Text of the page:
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This article analyses the (re)construction of black identity as a multiracial signifier shared by African, Asian and Caribbean women in Britain, from the framework of recent social movement theory. The collective identity approach calls attention to naming as a strategic element of collective action, but has overlooked the experiences of black women at the intersection of multiple systems of oppression. A focus on the process of constructing black womanhood allows us to move beyond static and unidimensional notions of identity to question how and why gendered racialized boundaries are created and maintained. I argue that multiracial blackness should be viewed as an oppositional identity, strategically invoked by black women activists in order to mobilize collective action. Drawing on everyday theorizing by black women, the article examines the shift from the policing of authenticity claims, to a more open and fluid collectivity, and suggests that explicit interrogations of identity are a prerequisite for effective and sustainable alliances between divers movement participants.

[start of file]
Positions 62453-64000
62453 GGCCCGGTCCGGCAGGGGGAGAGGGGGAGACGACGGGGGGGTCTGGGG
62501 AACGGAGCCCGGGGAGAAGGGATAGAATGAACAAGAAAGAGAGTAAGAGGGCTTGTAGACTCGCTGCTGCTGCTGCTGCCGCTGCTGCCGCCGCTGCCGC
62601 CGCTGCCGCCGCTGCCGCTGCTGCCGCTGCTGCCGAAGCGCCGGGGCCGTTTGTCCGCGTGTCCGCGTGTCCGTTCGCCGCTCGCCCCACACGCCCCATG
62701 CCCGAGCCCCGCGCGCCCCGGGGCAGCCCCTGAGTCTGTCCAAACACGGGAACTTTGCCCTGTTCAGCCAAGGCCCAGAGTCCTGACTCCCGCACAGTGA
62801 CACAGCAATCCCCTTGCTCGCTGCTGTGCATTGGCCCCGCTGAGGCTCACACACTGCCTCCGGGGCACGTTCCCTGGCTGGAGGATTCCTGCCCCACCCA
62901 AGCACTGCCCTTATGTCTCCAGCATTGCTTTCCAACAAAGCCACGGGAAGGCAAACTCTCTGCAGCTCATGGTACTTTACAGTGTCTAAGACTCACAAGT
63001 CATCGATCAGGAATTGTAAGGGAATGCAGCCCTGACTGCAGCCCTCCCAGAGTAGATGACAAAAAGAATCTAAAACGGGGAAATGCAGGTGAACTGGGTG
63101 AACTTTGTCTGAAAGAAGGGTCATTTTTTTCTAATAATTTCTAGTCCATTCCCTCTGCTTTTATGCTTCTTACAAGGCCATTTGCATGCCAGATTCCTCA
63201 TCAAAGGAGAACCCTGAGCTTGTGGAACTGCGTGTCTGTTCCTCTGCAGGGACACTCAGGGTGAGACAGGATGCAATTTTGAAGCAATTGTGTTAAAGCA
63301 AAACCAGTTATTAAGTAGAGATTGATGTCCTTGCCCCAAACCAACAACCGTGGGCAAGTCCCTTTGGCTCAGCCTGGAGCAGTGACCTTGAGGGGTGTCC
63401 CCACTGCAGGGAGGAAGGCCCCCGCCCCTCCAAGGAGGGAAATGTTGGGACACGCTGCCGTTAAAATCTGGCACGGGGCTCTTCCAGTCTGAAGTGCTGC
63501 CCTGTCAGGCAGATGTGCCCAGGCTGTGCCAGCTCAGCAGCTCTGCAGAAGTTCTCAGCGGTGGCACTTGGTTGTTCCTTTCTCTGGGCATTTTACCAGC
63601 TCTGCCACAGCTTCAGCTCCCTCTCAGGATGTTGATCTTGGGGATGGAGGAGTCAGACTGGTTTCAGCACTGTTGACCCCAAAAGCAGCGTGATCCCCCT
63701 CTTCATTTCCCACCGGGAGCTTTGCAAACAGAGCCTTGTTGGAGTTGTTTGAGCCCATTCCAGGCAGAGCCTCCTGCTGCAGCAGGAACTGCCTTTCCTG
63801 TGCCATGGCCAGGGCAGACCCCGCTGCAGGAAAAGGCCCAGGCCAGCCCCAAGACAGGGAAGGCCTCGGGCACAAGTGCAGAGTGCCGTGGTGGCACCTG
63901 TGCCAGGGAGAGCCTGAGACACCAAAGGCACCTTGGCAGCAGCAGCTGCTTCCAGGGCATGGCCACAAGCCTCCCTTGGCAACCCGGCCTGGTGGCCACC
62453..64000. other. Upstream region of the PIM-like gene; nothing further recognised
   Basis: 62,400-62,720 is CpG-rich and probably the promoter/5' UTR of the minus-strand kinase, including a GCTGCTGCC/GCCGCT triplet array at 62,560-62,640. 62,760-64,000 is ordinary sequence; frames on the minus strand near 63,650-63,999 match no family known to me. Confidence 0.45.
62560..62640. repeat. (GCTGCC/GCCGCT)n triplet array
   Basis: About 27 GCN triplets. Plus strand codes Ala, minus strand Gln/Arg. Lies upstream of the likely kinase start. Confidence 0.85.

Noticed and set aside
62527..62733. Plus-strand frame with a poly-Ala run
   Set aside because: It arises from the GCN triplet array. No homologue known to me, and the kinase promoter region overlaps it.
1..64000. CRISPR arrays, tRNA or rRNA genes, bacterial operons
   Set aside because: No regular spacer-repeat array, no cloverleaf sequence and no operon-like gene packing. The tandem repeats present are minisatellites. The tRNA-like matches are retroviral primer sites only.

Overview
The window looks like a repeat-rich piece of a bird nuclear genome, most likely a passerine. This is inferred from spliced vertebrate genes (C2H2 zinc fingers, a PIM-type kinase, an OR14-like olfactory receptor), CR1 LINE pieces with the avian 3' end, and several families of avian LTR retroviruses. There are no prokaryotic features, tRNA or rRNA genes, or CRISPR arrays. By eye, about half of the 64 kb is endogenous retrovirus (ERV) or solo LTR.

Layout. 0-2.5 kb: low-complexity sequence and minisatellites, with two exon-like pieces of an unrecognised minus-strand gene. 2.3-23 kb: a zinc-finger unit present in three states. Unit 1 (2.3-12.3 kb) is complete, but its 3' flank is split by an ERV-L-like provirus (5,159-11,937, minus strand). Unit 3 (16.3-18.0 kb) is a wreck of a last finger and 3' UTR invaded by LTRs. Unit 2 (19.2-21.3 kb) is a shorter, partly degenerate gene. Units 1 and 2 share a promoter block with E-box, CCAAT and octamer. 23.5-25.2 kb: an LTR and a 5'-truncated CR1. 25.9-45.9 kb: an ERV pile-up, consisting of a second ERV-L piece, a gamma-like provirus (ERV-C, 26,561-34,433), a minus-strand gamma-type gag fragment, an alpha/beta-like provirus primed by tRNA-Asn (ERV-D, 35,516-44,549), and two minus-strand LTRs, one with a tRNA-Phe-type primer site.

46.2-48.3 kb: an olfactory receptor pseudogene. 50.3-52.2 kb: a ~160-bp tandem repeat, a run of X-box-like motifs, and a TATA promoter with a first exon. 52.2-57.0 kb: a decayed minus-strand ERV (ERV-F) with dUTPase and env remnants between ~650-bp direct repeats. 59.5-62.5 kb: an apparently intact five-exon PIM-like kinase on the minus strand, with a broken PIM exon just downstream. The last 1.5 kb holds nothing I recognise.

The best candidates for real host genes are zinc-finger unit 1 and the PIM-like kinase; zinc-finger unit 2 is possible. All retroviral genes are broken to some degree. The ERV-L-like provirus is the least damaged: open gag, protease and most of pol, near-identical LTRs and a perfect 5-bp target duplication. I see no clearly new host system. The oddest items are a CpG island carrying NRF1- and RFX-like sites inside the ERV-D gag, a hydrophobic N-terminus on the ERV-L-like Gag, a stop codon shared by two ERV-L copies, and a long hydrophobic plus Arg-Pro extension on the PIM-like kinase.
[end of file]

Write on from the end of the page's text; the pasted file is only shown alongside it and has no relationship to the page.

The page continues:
This article was originally published in Ethnic and Racial Studies, 24:1, pp. 29-49 in 2001.

Julia Sudbury has since changed her name to Chinyere Oparah. She has also published under Julia Oparah